The reciprocal immune modulatory strategy of TAMs is to block a key deactivating pathway the signal transducer and activator of transcription 3 (STAT3). STAT3 is an important mechanism of suppression of both innate and adaptive components of the immune system ( Figure 2 ). STAT3 expression shifts the TAMs to an immunosuppressive phenotype secreting immunomodulatory suppressive factors like IL-10 and TGF-β, and impairing phagocytosis and antigen presentation [52][53][54]. Similarly, STAT3 impairs maturation and antigen presentation by dendritic cells (DCs) preventing T cell activation and proliferation [55][56]. The inhibition of STAT3 can reactivate the immune system in the TME by promoting infiltrating DCs maturation, increasing expression of the co-stimulatory molecules (CD80/CD86) necessary for T cell activation, and decreasing the number of myeloid derived suppressor cells (MDSCs) in the immune microenvironment [57][58][59]. Additionally, STAT3 is a key inducer of immune suppressive cytokines ( IL-10, IL-4, IL-6 and TGF-β), maintains immunosuppressive cell cross-talk [60][61][62][63][64], increases tumor infiltration by MDSCs, and induces T cell arrest and apoptosis [65][66][67][68]. Through MDSCs secretion of INF-α and other mechanisms, STAT3 upregulates the expression of inhibitory immune checkpoints like PD-L1 on the surface of TAMs and tumor-infiltrating DCs [62][66]. Furthermore, STAT3 signaling is correlated with a decrease in effector T cells infiltration of the tumor and prevents CD8 + T cell activation by increasing the secretion of INF-γ [69]. STAT3 activation correlates with the activation and upregulation of FOXP3 in T cells and is a key inducer of immunosuppressive Tregs infiltration of the TME [70][71][72][73]. Several studies, in mice models of glioma and on patient-extracted glioma tumor cells, have demonstrated the benefits of inhibiting STAT3 that enhances the anti-tumor immune response by improving T cell, DCs and NK activation in the TME [55][74].

Figure 2. Summary of the immunosuppressive role of pSTAT3 in the innate and adaptive immune systems. The innate immune system includes tumor-associated macrophages (TAMs) and dendritic cells (DCs); whereas the adaptive immune system includes T cells. The upregulation of pSTAT3 in the cell nucleus due to various stimuli leads to activation and inhibition of different pathways. In TAMs, increase in pSTAT3 induces impairment of phagocytosis, increases secretion of immunosuppressive cytokines like IL-10, TGFβ-1, and IL-23, and it also induces the expression of PD-L1 on TAMs and DCs. In DCs, pSTAT3 inhibits maturation and leads to a decrease in major histocompatibility II (MHC-II) and co-stimulatory molecules CD80/CD86 expression on the cell surface. In addition, it leads to a decrease in DCs secretion of IL-12 necessary for T cell activation. Finally, the expression of pSTAT3 in T cells leads to effector response inhibition and induction of Tregs by upregulating FOXP3 nuclear expression, thereby leading to a decrease in the secretion of INF-γ and other pro-inflammatory cytokines.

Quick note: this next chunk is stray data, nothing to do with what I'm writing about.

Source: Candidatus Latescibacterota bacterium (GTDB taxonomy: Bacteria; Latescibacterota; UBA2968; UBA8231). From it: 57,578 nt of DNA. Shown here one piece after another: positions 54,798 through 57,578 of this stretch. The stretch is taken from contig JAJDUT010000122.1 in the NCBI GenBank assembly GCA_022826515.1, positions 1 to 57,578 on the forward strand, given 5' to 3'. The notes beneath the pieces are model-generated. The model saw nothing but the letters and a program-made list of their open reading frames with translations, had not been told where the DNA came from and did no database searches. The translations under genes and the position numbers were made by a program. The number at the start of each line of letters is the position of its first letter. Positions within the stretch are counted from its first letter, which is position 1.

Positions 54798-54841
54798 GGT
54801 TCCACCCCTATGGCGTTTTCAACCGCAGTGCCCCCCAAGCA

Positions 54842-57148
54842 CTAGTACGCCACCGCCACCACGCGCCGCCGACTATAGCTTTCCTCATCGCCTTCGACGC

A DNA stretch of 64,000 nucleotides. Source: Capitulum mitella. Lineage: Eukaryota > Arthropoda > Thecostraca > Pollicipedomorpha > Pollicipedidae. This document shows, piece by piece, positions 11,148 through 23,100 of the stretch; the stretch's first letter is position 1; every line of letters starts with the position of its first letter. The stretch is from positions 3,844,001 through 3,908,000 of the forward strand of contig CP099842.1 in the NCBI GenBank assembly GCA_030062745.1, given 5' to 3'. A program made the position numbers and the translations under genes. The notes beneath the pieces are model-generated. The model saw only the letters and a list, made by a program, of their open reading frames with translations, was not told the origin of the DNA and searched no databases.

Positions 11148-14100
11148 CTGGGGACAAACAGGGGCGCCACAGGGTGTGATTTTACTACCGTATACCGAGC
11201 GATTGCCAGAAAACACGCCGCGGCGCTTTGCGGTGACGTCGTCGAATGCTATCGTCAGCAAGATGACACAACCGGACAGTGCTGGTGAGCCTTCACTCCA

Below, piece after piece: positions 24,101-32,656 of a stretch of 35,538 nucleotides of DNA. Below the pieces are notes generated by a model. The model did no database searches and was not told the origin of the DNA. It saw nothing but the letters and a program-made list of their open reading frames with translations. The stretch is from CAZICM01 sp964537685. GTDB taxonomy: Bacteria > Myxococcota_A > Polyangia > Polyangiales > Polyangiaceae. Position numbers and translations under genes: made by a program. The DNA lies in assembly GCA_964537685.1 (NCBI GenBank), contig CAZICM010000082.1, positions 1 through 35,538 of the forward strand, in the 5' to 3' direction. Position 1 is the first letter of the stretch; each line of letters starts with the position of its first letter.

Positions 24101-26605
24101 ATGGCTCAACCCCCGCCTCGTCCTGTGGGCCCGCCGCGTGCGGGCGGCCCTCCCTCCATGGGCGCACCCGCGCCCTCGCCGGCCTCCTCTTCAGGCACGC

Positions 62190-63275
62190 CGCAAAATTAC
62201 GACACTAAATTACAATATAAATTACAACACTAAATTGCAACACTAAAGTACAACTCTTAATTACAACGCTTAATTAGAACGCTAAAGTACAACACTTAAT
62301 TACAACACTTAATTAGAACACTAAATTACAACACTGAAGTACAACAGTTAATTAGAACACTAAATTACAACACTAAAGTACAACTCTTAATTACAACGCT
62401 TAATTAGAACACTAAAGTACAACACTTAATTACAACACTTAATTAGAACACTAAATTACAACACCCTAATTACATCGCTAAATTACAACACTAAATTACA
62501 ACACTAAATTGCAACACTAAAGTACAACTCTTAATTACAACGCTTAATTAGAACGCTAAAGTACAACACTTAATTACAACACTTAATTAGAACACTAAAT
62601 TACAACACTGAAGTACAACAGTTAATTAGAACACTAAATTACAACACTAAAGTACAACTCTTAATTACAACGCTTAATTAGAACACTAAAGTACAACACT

The combination of the standard of care radiation therapy with a STAT3 inhibitor, showed improvement in the overall survival of mice harboring intracranial gliomas [75]. This was shown to be immunologically mediated with reprogramming of the DCs in the TME. STAT3 signaling is involved in a variety of intrinsic and acquired resistance mechanisms to administered anti-tumor therapies such as temozolomide [76][77][78], radiation [79][80][81][82][83][84][85], and targeted therapies [86][87][88]. As such, some studies demonstrated that the combination of anti-VEGF (Cediranib) and STAT3 inhibitors (AZD1480) for the treatment of glioblastoma in a mice model led to a decrease in the tumor volume and angiogenesis [89][90]. The co-inhibition of STAT3 and MET induce glioma tumor cells destruction by reactivating apoptosis mechanisms [91]. As such, an area of future investigation is combinatorial immune modulatory or chemotherapeutic strategies with STAT3 inhibition.

5. Conclusions

Therapy with a single modality is unlikely to achieve meaningful improvements in the outcomes of patients with glioblastoma. In order to maximize the effect of current immunotherapies, several complimentary potential solutions will need to be deployed such as cytoreductive surgery and other measures to reduce immune suppression [92]. Immune activation [93][94][95], in combination with other therapies like radiation [96] may facilitate and trigger extracranial T cells priming for a better anti-tumor immune response. Future combination therapies using different treatments including facilitated delivery, may offer a solution for addressing complexity and heterogeneity of the TME in glioblastoma.